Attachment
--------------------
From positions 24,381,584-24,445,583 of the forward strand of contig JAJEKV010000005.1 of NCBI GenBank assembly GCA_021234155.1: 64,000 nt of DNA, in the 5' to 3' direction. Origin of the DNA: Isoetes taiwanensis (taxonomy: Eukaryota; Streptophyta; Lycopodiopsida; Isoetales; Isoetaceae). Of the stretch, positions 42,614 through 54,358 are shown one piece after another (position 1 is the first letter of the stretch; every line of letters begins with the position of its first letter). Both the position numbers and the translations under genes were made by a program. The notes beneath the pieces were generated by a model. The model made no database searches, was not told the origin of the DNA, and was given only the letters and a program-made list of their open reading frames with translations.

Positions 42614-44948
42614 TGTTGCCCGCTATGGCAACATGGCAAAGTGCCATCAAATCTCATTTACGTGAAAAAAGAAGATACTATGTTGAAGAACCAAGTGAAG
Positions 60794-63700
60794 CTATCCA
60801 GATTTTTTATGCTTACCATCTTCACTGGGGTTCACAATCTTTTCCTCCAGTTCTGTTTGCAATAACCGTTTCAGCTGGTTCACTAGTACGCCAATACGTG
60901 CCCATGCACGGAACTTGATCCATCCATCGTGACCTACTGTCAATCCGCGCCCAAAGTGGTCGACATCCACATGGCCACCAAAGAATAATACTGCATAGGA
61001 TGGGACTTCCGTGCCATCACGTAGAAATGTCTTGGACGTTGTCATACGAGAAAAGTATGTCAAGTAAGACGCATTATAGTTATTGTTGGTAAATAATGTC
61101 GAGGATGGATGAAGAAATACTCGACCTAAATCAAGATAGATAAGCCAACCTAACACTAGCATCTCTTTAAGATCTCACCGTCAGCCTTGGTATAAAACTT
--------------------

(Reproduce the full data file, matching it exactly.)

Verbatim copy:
From positions 24,381,584-24,445,583 of the forward strand of contig JAJEKV010000005.1 of NCBI GenBank assembly GCA_021234155.1: 64,000 nt of DNA, in the 5' to 3' direction. Origin of the DNA: Isoetes taiwanensis (taxonomy: Eukaryota; Streptophyta; Lycopodiopsida; Isoetales; Isoetaceae). Of the stretch, positions 42,614 through 54,358 are shown one piece after another (position 1 is the first letter of the stretch; every line of letters begins with the position of its first letter). Both the position numbers and the translations under genes were made by a program. The notes beneath the pieces were generated by a model. The model made no database searches, was not told the origin of the DNA, and was given only the letters and a program-made list of their open reading frames with translations.

Positions 42614-44948
42614 TGTTGCCCGCTATGGCAACATGGCAAAGTGCCATCAAATCTCATTTACGTGAAAAAAGAAGATACTATGTTGAAGAACCAAGTGAAG
Positions 60794-63700
60794 CTATCCA
60801 GATTTTTTATGCTTACCATCTTCACTGGGGTTCACAATCTTTTCCTCCAGTTCTGTTTGCAATAACCGTTTCAGCTGGTTCACTAGTACGCCAATACGTG
60901 CCCATGCACGGAACTTGATCCATCCATCGTGACCTACTGTCAATCCGCGCCCAAAGTGGTCGACATCCACATGGCCACCAAAGAATAATACTGCATAGGA
61001 TGGGACTTCCGTGCCATCACGTAGAAATGTCTTGGACGTTGTCATACGAGAAAAGTATGTCAAGTAAGACGCATTATAGTTATTGTTGGTAAATAATGTC
61101 GAGGATGGATGAAGAAATACTCGACCTAAATCAAGATAGATAAGCCAACCTAACACTAGCATCTCTTTAAGATCTCACCGTCAGCCTTGGTATAAAACTT